Policy Victory on Economic Justice for Families of Incarcerated Youth
Above: Eugene and Anahi, youth advocates with our Juveniles for Justice program, speaking before City Council on costs and fees
Last Friday, our work to raise attention to costs and fees in the juvenile justice system was featured on the front page of the Washington Post, submitted by Eli Hager of The Marshall Project. Read the story, which quotes our Associate Director Jessica Feierman, here. It details the devastation wrought by “child support” fees families face when their child is incarcerated. Billing families for the time their child spends in prison is a national issue – it reaches beyond Philadelphia, which the piece focused on – and many in the public have no idea this is common practice. We were happy to work with the reporter on this important article, which capped months of advocacy on the ground in Philadelphia to address the issue there.
On Friday, just hours before a City Council hearing we helped to coordinate, Philadelphia DHS announced an end to “child support” billing for families of youth in the justice system. This marked a huge victory for Juvenile Law Center’s advocacy on behalf of Philadelphia families beset by this practice and for our partners in the work, including the Youth Sentencing and Reentry Project and dedicated students from Temple Law School. We commend DHS for this decision, and were happy to participate in the hearing, convened by Councilman Kenyatta Johnson. Our Associate Director Jessica Feierman opened the hearing, and youth advocates from our Juveniles for Justice program also participated.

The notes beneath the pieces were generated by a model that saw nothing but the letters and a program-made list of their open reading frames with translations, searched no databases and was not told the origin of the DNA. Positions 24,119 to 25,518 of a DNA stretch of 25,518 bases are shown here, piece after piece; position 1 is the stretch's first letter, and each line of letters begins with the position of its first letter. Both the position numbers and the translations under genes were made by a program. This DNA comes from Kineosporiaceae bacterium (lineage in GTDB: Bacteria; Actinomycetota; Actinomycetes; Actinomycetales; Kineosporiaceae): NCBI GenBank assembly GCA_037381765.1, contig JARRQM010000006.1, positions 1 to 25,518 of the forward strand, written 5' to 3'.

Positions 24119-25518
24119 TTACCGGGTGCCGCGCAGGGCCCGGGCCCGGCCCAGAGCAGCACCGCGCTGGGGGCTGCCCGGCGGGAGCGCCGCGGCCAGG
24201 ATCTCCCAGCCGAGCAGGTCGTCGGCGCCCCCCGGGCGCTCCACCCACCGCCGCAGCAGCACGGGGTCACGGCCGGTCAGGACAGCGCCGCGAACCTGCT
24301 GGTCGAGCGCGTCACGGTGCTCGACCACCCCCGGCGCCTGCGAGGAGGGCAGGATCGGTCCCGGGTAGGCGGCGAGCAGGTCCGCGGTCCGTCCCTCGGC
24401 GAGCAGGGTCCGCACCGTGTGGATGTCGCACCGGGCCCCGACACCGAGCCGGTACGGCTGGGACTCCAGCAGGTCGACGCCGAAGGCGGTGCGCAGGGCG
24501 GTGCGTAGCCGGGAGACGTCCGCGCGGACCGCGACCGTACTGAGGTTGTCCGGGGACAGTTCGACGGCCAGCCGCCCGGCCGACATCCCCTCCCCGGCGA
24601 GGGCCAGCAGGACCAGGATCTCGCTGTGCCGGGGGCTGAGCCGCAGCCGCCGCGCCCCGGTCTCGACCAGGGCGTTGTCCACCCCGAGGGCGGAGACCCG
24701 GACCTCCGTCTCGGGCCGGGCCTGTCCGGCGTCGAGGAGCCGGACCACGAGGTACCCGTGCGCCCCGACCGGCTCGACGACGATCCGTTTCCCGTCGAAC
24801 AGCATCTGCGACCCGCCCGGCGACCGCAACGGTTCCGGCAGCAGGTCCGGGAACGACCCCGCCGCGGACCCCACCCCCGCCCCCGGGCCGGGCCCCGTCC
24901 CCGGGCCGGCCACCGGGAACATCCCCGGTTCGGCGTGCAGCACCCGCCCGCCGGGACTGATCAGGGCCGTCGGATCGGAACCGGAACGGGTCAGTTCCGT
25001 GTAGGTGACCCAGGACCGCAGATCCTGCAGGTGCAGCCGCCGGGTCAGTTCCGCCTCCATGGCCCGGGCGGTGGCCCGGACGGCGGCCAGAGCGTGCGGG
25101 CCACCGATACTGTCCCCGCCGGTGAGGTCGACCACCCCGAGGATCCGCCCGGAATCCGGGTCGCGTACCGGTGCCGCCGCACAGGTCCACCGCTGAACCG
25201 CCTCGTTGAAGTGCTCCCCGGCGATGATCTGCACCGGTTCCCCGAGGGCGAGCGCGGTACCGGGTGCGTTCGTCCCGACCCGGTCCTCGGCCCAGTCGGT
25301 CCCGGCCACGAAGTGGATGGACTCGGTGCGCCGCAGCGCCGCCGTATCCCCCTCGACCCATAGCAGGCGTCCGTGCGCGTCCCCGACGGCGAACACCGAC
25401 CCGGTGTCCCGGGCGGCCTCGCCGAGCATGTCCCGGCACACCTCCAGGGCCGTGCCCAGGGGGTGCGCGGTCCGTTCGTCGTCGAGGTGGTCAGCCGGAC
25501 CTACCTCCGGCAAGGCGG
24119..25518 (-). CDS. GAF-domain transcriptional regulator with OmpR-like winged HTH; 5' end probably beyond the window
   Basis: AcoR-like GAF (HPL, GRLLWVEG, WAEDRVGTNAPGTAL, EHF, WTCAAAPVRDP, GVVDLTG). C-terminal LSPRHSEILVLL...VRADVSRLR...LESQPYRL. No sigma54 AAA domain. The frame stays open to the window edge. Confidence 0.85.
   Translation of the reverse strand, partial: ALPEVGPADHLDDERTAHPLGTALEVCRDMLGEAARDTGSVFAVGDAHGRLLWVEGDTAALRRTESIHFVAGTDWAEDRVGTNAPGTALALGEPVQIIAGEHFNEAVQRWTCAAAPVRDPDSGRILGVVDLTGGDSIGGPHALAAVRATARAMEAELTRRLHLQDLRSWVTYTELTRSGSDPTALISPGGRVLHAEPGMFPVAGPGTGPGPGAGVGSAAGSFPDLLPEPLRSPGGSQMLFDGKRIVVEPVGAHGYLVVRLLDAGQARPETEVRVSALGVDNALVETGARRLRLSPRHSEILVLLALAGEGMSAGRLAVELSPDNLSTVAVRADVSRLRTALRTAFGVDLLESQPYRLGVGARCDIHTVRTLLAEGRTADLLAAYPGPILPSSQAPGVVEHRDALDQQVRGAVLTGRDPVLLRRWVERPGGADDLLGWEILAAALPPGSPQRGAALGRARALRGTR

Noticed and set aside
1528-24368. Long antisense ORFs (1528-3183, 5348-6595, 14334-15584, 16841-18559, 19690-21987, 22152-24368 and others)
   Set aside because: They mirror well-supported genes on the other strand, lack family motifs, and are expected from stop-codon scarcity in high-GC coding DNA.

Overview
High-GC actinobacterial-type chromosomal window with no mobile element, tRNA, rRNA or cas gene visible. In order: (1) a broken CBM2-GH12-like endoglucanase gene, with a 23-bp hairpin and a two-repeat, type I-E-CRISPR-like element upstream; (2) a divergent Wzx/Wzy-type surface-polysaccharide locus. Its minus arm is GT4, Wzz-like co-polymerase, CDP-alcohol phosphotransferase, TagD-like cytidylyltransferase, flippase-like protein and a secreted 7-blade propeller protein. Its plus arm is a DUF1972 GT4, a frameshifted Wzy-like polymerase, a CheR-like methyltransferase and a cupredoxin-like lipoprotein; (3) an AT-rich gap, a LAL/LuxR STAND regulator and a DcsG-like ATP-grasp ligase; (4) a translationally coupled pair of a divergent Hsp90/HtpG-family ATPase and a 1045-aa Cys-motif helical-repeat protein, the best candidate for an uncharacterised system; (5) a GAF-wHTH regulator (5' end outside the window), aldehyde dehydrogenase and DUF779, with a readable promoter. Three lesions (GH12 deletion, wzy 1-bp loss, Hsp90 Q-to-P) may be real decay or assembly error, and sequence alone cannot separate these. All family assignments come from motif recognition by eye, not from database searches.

NBC Nightly News covered the hearing and helped shed national light on the issue Sunday evening in this compelling report. We are grateful for the national attention, but we know there is much work still to be done to end the harmful burdens of costs, fines and fees on youth and their families. Learn more about what this looks like state by state through our interactive website.
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